Quote of the Day: Richard Feynman

 

“We’ve learned from experience that the truth will come out. Other experimenters will repeat your experiment and find out whether you were wrong or right. Nature’s phenomena will agree or they’ll disagree with your theory. And, although you may gain some temporary fame and excitement, you will not gain a good reputation as a scientist if you haven’t tried to be very careful in this kind of work. And it’s this type of integrity, this kind of care not to fool yourself, that is missing to a large extent in much of the research in cargo cult science.” — Richard Feynman

Richard Feynman was a Nobel Prize-winning physicist, well known for his role on the Presidential commission investigating the explosion of the space shuttle Challenger. The above quote came from his 1985 book Surely You’re Joking, Mr. Feynman! and was based on his 1974 Caltech commencement address. He was a strong advocate of scientific integrity that corresponds to utter honesty — test and retest your data and eliminate any other explanations. Note his disdain above to “cargo cult” science, which plagues us today with “Climate Change” and other such theories.

While at the university contemplating a degree in physics, I learned aspects of the Feynman diagram. Later, I saw the 1989 PBS Nova special “The Last Journey of a Genius,” which showed him being a bongo-playing scientist, adventurer, safecracker, and yarn-spinner. While dying of cancer, his last request was to visit Tuva, a part of Russia, located in the middle of Asia. Tuva was best known for its colorful postage stamps and for Throat Singing. For Feynman, it was the ultimate challenge to get there during the Cold War, but he died the day before being granted permission. His daughter visited Tuva in 2009.

Being a scientist, he was colorful and somewhat flamboyant, but his integrity was never questioned.

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  1. Misthiocracy, Joke Pending Member
    Misthiocracy, Joke Pending
    @Misthiocracy

    I really appreciate they they offer a Simple English version of the Feynman Diagram page:

    https://simple.wikipedia.org/wiki/Feynman_diagram

    • #1
  2. dnewlander Coolidge
    dnewlander
    @dnewlander

    He died a couple of weeks before I was admitted to Caltech. If he’d still been there, I probably would have gone there instead of CMU.

    • #2
  3. Bartholomew Xerxes Ogilvie, Jr. Coolidge
    Bartholomew Xerxes Ogilvie, Jr.
    @BartholomewXerxesOgilvieJr

    It’s true that Feynman’s greatest public exposure probably did come with his participation on the Challenger panel (and in particular the damning moment when he demonstrated the effect of ice water on a piece of O-ring material). That was probably the first time I ever heard of him; I also remember seeing the NOVA episode about his Tuva quest, from which I learned that he was also quite a character.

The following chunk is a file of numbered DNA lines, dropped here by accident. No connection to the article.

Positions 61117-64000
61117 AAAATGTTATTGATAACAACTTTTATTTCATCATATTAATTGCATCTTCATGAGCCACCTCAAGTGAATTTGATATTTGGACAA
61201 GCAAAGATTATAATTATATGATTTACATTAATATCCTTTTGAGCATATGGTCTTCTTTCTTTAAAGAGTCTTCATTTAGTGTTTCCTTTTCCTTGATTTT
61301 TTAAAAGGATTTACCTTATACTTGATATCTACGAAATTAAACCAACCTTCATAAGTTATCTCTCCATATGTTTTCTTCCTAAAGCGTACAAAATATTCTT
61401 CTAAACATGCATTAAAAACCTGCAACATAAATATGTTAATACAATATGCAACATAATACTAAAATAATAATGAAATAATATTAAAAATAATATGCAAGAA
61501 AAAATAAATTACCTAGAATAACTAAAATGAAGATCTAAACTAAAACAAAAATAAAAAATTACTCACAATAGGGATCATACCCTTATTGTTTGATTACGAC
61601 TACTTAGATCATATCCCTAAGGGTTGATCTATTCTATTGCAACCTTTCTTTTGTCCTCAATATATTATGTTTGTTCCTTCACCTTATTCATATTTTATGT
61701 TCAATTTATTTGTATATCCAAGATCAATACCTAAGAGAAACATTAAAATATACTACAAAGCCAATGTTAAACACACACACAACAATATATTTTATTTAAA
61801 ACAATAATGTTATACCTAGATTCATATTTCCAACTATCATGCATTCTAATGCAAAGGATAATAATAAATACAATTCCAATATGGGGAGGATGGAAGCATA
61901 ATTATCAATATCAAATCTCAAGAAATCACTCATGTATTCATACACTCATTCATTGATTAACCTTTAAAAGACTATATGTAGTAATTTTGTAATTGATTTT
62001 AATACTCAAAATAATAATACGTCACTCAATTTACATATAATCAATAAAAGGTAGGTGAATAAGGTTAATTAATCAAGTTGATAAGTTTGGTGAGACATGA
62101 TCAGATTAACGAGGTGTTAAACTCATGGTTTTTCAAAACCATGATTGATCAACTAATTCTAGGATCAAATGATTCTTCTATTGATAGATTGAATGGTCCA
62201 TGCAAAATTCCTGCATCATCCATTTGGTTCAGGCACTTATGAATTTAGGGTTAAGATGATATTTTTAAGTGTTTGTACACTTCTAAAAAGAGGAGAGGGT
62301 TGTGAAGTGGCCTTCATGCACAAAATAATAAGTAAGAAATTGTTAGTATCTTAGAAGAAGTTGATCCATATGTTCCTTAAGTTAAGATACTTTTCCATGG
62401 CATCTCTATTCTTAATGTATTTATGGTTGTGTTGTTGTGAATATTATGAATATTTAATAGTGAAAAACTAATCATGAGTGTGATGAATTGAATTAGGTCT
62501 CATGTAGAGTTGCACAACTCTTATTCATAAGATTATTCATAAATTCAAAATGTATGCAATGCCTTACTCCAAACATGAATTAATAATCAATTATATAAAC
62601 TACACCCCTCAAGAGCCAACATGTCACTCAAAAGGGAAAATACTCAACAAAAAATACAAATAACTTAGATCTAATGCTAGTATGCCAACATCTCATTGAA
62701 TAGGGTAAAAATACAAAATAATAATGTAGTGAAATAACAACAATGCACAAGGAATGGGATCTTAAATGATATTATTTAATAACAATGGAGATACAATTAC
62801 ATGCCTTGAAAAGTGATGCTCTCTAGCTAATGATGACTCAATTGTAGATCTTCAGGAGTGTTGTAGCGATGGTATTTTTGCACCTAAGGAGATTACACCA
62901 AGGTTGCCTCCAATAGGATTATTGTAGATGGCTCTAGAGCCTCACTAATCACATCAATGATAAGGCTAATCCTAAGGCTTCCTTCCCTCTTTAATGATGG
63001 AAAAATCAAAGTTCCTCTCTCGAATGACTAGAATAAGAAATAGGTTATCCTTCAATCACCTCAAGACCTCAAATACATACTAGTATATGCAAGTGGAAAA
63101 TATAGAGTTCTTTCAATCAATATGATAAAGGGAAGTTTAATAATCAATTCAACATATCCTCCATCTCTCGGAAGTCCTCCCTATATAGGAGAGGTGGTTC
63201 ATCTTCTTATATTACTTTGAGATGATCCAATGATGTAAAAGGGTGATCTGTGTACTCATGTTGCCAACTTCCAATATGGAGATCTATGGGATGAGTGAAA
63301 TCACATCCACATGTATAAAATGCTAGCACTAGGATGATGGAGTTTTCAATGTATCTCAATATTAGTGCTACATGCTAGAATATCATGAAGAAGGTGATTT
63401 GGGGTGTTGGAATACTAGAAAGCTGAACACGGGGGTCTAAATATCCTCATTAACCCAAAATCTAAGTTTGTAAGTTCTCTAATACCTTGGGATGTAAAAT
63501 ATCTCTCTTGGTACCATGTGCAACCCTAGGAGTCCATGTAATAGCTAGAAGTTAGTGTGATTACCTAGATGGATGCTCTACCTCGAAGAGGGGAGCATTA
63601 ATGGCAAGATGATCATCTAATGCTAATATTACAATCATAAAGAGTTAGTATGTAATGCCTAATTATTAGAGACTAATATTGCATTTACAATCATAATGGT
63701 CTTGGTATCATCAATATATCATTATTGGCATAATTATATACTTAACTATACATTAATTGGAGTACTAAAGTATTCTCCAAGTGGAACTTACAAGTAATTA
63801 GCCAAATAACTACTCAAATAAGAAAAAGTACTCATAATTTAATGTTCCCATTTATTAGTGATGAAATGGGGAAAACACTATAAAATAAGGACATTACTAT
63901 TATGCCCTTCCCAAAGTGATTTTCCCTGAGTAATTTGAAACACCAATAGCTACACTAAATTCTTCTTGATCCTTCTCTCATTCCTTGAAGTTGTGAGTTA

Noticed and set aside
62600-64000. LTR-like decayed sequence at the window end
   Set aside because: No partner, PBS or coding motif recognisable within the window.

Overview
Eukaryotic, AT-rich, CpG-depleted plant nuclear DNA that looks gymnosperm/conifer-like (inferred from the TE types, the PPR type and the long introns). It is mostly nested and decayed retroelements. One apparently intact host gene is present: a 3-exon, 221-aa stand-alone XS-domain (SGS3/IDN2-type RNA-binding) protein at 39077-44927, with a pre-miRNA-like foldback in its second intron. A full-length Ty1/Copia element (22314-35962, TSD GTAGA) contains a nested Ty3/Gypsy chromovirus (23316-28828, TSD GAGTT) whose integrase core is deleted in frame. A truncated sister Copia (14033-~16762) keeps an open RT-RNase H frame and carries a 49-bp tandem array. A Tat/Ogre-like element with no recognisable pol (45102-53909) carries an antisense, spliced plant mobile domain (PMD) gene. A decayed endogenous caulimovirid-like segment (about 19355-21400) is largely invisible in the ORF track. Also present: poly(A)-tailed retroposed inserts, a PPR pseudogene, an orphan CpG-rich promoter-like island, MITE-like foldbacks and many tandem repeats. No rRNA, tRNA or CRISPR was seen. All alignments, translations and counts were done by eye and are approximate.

It wasn’t until years later that I came to understand that he was not just some wacky TV scientist, but was probably one of the greatest minds of the Twentieth Century. He helped develop the atomic bomb, won the Nobel Prize, and contributed fundamental insights into quantum physics. Unfortunately, unlike Einstein, his genius was directed toward subjects so advanced and hard to understand (for most of us mortals) that it’s probably not surprising he isn’t more of a household name.

    • #3
  4. James Gawron Thatcher
    James Gawron
    @JamesGawron

    Vectorman: We’ve learned from experience that the truth will come out. Other experimenters will repeat your experiment and find out whether you were wrong or right. Nature’s phenomena will agree or they’ll disagree with your theory. And, although you may gain some temporary fame and excitement, you will not gain a good reputation as a scientist if you haven’t tried to be very careful in this kind of work. And it’s this type of integrity, this kind of care not to fool yourself, that is missing to a large extent in much of the research in cargo cult science.

    Vec,

    Because my father was a working scientist, publishing in leading journals, obtaining grants from august granting institutions, I grew up with an understanding of this kind of integrity. I remember this quote, I’m not sure when or where Feynman wrote it or said it. What strikes me in the post-Obama world we find ourselves in is that we have a politics & culture now that chiefly is involved in ‘fooling yourself’. Forty-seven genders, the ACA will lower your healthcare costs, the Iran Deal is vital to Middle East peace, and there are no moral dilemmas in abortion even after birth.

    The difference now is that millions of people’s lives are severely damaged by this political/cultural self-deception not just the loss of reputation of one bloviating researcher.

    Thanks for the post.

    Regards,

    Jim

    • #4
  5. RightAngles Member
    RightAngles
    @RightAngles

    I’m pretty much the farthest thing from a scientist, but even I was raised with his view of it. I’ve been shocked to my core at the way the scientific method as I knew it growing up has been sacrificed on the altar of PC.

    • #5
  6. Caryn Thatcher
    Caryn
    @Caryn

    I loved that book!  And, as a research scientist, am continually appalled at the lack of integrity of “cargo cult” so-called scientists.  That’s a brilliant quote.  Thanks for sharing it, Vectorman. 

    You know the story behind the book title?

    • #6
  7. Vectorman Inactive
    Vectorman
    @Vectorman

    Caryn (View Comment):

    I loved that book! And, as a research scientist, am continually appalled at the lack of integrity of “cargo cult” so-called scientists. That’s a brilliant quote. Thanks for sharing it, Vectorman.

    You know the story behind the book title?

    No, I didn’t, but from Wikipedia, “The title derives from a woman’s response at Princeton University when, after she asked the newly arrived Feynman if he wanted cream or lemon in his tea, he absentmindedly requested both.”

    • #7
  8. WillowSpring Member
    WillowSpring
    @WillowSpring

    After my mother passed away and I was taking care of my father – who had a PhD in Physics, I realized that he had been hiding how bad his eyesight had become.  I got an audiotape of one of Feynman’s books that we listened to together  (I think it was “Surely you’re joking Mr. Feynman”). 

    That was some of the best time I spent with him 

    • #8
  9. RightAngles Member
    RightAngles
    @RightAngles

    • #9
  10. Percival Thatcher
    Percival
    @Percival